The International Space Station’s first fully private crew lands safely

The first entirely private team of astronauts to fly aboard the International Space Station – which included Canadian Mark Pathy – stranded safely in the Atlantic off the coast of Florida on Monday, completing a science mission of two weeks hailed as a milestone in commercial spaceflight.

The SpaceX crew capsule carrying the four-man team, led by a retired NASA astronaut who is now vice president of the Texas-based company behind the mission, Axiom Space, parachuted into the sea after a 16-hour descent from orbit.

The splashdown, broadcast live by a joint Axiom-SpaceX webcast, was originally scheduled for last Wednesday, but the return flight was delayed due to inclement weather.

“Welcome to planet Earth,” SpaceX Mission Control announced over Southern California. “We hope you enjoyed the few extra days in space.”

The return from orbit followed a dive into Earth’s atmosphere generating frictional heat that raises temperatures surrounding the capsule’s exterior to 1,927°C. Astronaut flight suits are designed to keep them cool when the cabin heats up.

Applause was heard from SpaceX’s flight control center in suburban Los Angeles as parachutes opened above the capsule on the final leg of its descent – slowing its descent to around 15 mph (24 km/h) – and again as the craft touched down in the water off the coast of Jacksonville.

A small recovery boat with a three-member team reached the Crew Dragon minutes later to secure the visibly heat-scorched craft as it righted itself in the ocean. The capsule was hoisted from the sea onto the deck of a larger recovery vessel about 40 minutes later, and the hatch was opened to let the astronauts emerge.

A camera taken from inside the capsule showed the four crew members strapped into their seats, dressed in their white and black helmeted spacesuits.

SpaceX, the private launch service founded by electric car maker Tesla CEO Elon Musk, provided the Falcon 9 rocket and Crew Dragon capsule that carried the Axiom team to and from orbit, controlled the flight and handled splash recovery.

Economics in Low Earth Orbit

Axiom, SpaceX and NASA have touted the occasion as a turning point in the expansion of privately funded space commerce, constituting what industry insiders call “the low Earth orbit economy” or “the LEO economy” for short.

The mission’s crew was assembled, outfitted and trained entirely at private expense by Axiom, a five-year-old Houston-based company led by NASA’s former ISS program manager. Axiom is under contract with NASA to build the first commercial addition and ultimate space station replacement.

Mark Pathy, a Canadian entrepreneur from Montreal, greets students during an in-orbit interview. Pathy was part of a four-person crew bound for the International Space Station as part of the station’s first private crew, made with Texas-based company Axiom Space. (Marc Pathy)

The US space agency provided the launch site from its Kennedy Space Center in Cape Canaveral, Florida, and assumed responsibility for the Axiom crew while they were aboard the space station. NASA ISS crew members also participated to assist private astronauts when needed.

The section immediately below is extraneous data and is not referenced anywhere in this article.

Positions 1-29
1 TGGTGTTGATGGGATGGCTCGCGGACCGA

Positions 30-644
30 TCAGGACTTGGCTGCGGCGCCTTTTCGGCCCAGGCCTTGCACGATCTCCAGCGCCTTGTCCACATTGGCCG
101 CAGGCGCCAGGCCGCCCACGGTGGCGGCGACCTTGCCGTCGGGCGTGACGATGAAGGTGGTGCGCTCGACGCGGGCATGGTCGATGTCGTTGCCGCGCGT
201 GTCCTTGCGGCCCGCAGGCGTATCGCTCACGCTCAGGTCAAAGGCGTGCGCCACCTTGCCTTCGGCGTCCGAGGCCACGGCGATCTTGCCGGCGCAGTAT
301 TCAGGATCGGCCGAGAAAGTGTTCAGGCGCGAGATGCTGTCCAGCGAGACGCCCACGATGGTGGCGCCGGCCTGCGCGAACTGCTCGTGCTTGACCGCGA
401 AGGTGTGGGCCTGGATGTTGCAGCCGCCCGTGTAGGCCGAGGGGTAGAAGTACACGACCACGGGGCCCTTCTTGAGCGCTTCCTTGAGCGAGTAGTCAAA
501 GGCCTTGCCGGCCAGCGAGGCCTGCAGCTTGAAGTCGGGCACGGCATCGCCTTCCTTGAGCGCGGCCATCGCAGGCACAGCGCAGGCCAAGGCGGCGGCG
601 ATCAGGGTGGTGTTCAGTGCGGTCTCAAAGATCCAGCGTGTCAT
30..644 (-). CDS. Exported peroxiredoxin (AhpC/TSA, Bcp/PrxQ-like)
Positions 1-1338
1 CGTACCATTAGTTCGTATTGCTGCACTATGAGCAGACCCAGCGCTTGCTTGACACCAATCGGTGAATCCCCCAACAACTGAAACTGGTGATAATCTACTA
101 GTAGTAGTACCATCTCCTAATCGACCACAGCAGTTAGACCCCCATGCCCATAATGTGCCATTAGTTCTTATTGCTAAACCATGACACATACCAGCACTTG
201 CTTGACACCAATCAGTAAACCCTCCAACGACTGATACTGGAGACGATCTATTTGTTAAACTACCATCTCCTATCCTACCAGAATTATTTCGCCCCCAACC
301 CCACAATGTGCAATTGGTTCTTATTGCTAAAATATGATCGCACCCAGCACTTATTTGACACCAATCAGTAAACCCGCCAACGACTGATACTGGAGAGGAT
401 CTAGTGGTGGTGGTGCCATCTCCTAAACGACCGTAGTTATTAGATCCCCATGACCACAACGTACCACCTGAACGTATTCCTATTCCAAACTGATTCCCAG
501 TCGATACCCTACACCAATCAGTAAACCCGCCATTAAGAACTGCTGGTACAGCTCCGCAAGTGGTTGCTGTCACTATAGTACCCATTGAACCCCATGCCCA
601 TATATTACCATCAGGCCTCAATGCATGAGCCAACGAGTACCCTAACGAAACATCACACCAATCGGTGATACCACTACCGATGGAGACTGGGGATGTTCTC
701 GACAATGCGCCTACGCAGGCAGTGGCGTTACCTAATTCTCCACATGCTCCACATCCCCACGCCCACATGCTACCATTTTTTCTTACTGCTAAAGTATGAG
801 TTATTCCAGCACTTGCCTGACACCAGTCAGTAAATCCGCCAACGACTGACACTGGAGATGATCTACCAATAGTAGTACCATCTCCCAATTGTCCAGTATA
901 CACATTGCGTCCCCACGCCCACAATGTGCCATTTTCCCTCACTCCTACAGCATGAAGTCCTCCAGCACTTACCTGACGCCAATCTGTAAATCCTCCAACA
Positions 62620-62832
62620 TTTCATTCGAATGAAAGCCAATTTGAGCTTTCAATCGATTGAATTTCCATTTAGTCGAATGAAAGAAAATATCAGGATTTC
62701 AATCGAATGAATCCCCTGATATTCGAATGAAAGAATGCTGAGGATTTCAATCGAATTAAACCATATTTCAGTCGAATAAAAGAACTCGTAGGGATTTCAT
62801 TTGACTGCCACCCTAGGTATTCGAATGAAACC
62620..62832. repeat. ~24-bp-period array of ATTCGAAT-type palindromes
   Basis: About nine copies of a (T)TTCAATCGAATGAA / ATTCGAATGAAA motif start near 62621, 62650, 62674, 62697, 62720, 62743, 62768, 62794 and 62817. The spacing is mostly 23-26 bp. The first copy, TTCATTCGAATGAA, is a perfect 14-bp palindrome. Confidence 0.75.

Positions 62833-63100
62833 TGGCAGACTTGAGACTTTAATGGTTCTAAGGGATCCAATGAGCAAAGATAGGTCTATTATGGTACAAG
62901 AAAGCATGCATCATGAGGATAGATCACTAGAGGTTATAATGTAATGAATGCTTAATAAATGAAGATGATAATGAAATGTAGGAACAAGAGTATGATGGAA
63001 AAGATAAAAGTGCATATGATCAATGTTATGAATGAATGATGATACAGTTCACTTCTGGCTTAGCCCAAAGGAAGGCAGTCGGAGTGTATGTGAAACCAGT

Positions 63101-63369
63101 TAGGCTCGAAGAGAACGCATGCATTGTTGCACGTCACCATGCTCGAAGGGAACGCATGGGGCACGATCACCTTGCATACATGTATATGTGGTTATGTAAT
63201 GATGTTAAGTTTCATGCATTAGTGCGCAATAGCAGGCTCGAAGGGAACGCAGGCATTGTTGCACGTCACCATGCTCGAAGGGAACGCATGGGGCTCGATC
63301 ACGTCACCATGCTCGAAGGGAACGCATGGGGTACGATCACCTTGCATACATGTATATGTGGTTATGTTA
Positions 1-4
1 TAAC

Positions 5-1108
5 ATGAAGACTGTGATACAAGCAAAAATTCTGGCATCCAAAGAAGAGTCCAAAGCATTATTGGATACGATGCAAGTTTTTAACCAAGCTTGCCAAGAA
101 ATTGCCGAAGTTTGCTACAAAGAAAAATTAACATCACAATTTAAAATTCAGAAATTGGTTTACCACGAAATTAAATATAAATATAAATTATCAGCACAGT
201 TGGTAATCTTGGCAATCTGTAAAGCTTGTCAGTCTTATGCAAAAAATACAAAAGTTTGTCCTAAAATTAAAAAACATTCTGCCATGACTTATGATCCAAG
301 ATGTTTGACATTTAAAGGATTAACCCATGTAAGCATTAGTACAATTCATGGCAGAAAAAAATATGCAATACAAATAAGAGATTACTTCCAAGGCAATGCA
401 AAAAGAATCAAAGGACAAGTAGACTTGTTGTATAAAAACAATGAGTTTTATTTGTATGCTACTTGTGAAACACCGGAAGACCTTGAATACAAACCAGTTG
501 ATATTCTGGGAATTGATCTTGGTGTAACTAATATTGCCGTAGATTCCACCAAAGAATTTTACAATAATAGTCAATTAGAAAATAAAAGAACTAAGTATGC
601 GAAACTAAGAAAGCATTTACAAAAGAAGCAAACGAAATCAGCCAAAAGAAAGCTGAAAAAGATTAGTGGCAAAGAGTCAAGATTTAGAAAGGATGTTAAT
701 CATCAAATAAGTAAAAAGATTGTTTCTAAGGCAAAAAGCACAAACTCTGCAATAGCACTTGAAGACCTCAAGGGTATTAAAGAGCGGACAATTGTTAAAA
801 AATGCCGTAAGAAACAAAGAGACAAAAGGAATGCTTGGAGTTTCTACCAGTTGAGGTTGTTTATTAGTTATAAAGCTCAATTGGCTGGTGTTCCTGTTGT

The multinational Axiom team was led by retired Spanish NASA astronaut Michael Lopez-Alegria, 63, the company’s vice president of business development. His second-in-command was 72-year-old Larry Connor, a technology entrepreneur and aerobatic aviator from Ohio designated as a mission pilot.

Canadian joins historic private mission to the International Space Station

Entrepreneur and philanthropist Mark Pathy is part of a four-person crew who made history on Friday aboard the first civilian mission to the International Space Station. The mission isn’t just about space tourism – the crew members plan to conduct several science experiments during their visit. 2:03

Israeli investor-philanthropist and former fighter pilot Eytan Stibbe, 64, and Canadian businessman and philanthropist Mark Pathy, 52, joined as mission specialists.

“It really is a dream come true,” Pathy told CBC News April 14 while in orbit. “Once we get a chance to look out the window, it’s just magical. It’s just indescribable. The feeling you get looking at Earth…and seeing the thin atmosphere around it and the Total darkness everywhere else is really fascinating.”

Connor, Stibbe and Pathy flew as customers of Axiom, which charges between $50 million and $60 million per seat for such flights, according to Mo Islam, head of research for investment firm Republic Capital, which holds holdings. stakes in Axiom and SpaceX.

Launched on April 8, they spent 15 days aboard the space station with the seven regular ISS crew members paid by the government: three American astronauts, a German astronaut and three Russian cosmonauts.

The ISS has hosted several wealthy space tourists from time to time over the years.

But the Axiom quartet were the first all-commercial team ever welcomed to the space station as working astronauts, bringing with them 25 science and biomedical experiments to conduct in orbit. The program included research on brain health, heart stem cells, cancer and aging, as well as a technology demonstration to produce optics using the surface tension of fluids in microgravity.

It was the sixth manned spaceflight for SpaceX in nearly two years, following four NASA astronaut missions to the ISS and the “Inspiration 4” flight in September that sent an all-private crew into Earth orbit to the first time, but not in space. station.

SpaceX has been hired to fly three more Axiom astronaut missions to the ISS over the next two years.